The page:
There are quite a few intimate scenes, scenes of love between Maria and … wait I will not reveal the plot. These scenes have variety of shades from sadism-masochism to sheer passion, from amateurish to strictly professional, from loosing virginity to regaining it (Wait. ‘Regaining Virginity‘. What the hell does that mean? Read it for yourself). The sex scenes are on the borderline of Erotica and Porn, each treatment being one or the other. Female Orgasm is dealt in detail and Coelho tries to dispel a few misconceptions related to it.

There is an overdose of Sex in the book, sometimes even the very scene, the very concept is repeated. Language is too simplistic, though I don’t blame Coelho for this. The translator is responsible for the language, not Paulo Coelho.

But certain ideas are original. Like the phrase Sacred Sex, or the concept of regaining Virginity, or the alternative interpretation of the Original Sin or the detailed description of indecision. Apart from this, certain philosophical statements are really good.

All in all, an ordinary book with minimal freshness in ideas or events and one which is not expected after The Alchemist.

Related:
Review of Interpreter of Maladies

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Kudos to Mr… Donno his name. But yes, he speaks English. He calls himself a ‘Friend of students’ and sells books at Nehru Place, New Delhi at throwaway prices, literally. I got it at Rs 60/-. No, it was not original, but pirated version of the Pulitzer Prize winner book in 2000. Printed, I guess, somewhere in or around Delhi. Thats how I came across Interpreter of Maladies. A collection of short stories by Jhumpa Lahiri, her first one. Nine stories make up the 270 odd pages book, one of the finest collection of short stories I have come across.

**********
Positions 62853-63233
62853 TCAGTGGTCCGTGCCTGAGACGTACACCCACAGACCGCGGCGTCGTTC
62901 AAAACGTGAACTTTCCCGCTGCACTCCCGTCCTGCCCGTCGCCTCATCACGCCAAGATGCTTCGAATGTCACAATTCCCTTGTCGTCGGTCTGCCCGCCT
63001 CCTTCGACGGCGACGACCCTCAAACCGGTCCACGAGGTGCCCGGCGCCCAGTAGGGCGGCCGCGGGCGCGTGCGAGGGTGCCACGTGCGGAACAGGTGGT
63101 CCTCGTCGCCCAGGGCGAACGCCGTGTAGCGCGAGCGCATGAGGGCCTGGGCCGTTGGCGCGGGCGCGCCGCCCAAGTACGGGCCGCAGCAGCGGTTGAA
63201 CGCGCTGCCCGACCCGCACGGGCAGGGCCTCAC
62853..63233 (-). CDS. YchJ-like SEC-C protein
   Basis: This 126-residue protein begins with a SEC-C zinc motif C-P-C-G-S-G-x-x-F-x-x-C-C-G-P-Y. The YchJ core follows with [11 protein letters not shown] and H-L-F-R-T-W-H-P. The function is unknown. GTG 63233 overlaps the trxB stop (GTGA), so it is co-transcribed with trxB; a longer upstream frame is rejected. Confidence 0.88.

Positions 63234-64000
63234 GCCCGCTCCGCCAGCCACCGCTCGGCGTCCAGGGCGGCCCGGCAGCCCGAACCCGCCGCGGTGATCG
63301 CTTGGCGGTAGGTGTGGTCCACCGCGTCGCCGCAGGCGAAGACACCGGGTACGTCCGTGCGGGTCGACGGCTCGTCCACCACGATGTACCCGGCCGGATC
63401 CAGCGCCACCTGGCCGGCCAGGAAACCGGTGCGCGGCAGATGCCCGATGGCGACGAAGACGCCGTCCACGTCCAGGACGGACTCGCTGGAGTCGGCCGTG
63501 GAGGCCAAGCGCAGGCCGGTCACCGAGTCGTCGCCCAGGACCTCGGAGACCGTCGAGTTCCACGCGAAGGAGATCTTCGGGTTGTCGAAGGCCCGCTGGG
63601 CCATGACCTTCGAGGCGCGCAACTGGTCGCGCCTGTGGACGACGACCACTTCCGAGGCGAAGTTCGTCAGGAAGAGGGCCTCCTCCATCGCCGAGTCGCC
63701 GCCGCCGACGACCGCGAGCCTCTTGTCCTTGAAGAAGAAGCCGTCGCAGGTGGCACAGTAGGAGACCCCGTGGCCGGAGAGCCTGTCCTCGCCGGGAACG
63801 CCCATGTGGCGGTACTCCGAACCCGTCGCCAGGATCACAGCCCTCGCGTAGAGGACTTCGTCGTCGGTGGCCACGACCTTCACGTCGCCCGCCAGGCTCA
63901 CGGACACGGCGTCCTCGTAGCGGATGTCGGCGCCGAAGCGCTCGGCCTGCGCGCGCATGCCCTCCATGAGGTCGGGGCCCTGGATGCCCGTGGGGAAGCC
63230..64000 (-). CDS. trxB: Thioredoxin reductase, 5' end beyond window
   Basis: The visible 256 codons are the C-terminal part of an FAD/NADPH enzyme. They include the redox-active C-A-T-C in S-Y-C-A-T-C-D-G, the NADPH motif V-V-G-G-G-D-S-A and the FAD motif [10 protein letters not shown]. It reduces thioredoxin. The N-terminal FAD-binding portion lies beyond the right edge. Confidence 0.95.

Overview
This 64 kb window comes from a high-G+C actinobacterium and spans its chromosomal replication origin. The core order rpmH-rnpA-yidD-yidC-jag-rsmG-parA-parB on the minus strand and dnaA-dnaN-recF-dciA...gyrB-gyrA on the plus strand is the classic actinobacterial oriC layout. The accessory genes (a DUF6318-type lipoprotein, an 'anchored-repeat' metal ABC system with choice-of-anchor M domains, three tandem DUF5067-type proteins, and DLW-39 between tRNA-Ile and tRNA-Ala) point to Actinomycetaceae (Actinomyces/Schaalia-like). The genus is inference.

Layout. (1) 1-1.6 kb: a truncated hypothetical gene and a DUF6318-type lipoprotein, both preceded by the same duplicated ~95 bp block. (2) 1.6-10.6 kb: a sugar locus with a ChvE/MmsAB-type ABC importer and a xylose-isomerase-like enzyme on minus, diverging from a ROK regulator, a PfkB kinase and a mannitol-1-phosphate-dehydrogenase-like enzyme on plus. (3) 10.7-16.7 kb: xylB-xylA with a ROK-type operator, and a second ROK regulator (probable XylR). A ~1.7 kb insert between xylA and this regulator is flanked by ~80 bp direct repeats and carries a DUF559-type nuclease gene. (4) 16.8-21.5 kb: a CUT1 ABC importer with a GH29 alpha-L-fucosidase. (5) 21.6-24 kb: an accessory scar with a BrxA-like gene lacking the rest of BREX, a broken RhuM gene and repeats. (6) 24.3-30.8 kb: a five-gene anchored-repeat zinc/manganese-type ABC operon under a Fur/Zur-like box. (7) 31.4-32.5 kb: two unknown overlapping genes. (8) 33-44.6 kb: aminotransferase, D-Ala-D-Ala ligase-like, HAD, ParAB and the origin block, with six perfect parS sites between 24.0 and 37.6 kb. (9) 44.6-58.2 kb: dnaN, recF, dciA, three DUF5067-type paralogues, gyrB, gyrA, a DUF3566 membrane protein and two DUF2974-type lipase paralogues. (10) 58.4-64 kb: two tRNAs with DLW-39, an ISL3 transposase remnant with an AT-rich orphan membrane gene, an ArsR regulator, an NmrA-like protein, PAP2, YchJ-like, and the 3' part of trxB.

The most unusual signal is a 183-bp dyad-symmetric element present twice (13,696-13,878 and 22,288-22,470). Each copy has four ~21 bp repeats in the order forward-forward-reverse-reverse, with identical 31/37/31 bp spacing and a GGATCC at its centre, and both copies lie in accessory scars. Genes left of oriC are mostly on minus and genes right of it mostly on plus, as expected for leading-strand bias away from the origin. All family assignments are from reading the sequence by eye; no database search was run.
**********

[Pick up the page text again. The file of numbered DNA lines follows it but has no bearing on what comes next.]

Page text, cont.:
The book is rightly sub-titled Stories of Bengal, Boston and Beyond. It captures in words, the feeling called Nostalgia in myriads of ways. How you long for your own country, your own people, your own culture while abroad. How you start comparing with your home everything starting from food, dresses, markets to the way people talk and behave in a party, or in bed. How you wish to go back to your roots. Not because the new place is not good or people are rude or you are fed up with the job. But because you miss the faces you were so used to, or you miss that special Adda with your friends, or you yearn for fresh fish and frown at the lack of variety.

I dont really know whether the author lived in Bengal. But the way little things are presented makes you feel right inside a typical Bengali kitchen, or in a Calcutta fish market, or in that 3-storied building at Dacca, or in that building where Boori Maa lived. Bengali sentiments attached with fish, sindoor and Calcutta are taken care of rather objectively. You feel as if you were not reading a book, but watching a movie.

The characters are real-life. You might have seen them while you were sipping a cup of coffee at the Coffee House, or while working out at the Gym, or in a Railway Station, or your next door neighbor, or your colleague. Or, in some case, it might be you. Like the estranged couple, or the Bangla Professor in US in times of domestic turmoil, or the infidel executive, or the lady who happily becomes a mistress and then, suddenly, relents having done so.

Some stories take a sudden turn, sometimes tragic, sometimes what you would just like it to turn into. Like the story of two married, yet estranged people over the death of their child. Like the story of an Interpreter(read the story to know what this word means, literally and metaphorically) and a tourist lady when the former interprets the malady of the lady. But unlike the story of Boori Maa.

The only worthless story is that of a couple who keep on finding several ‘blessed’ objects like statues of Jesus and Mary, or a tablecloth with Jesus and the like. I hate to see such a story in this, otherwise, excellent book. When a story ends, you crave for more. You think ‘Why the story ends at all?‘. You are not going to stop for anything less than a full length novel on each of the bunch of characters.
I guess, I better start with The Namesake now.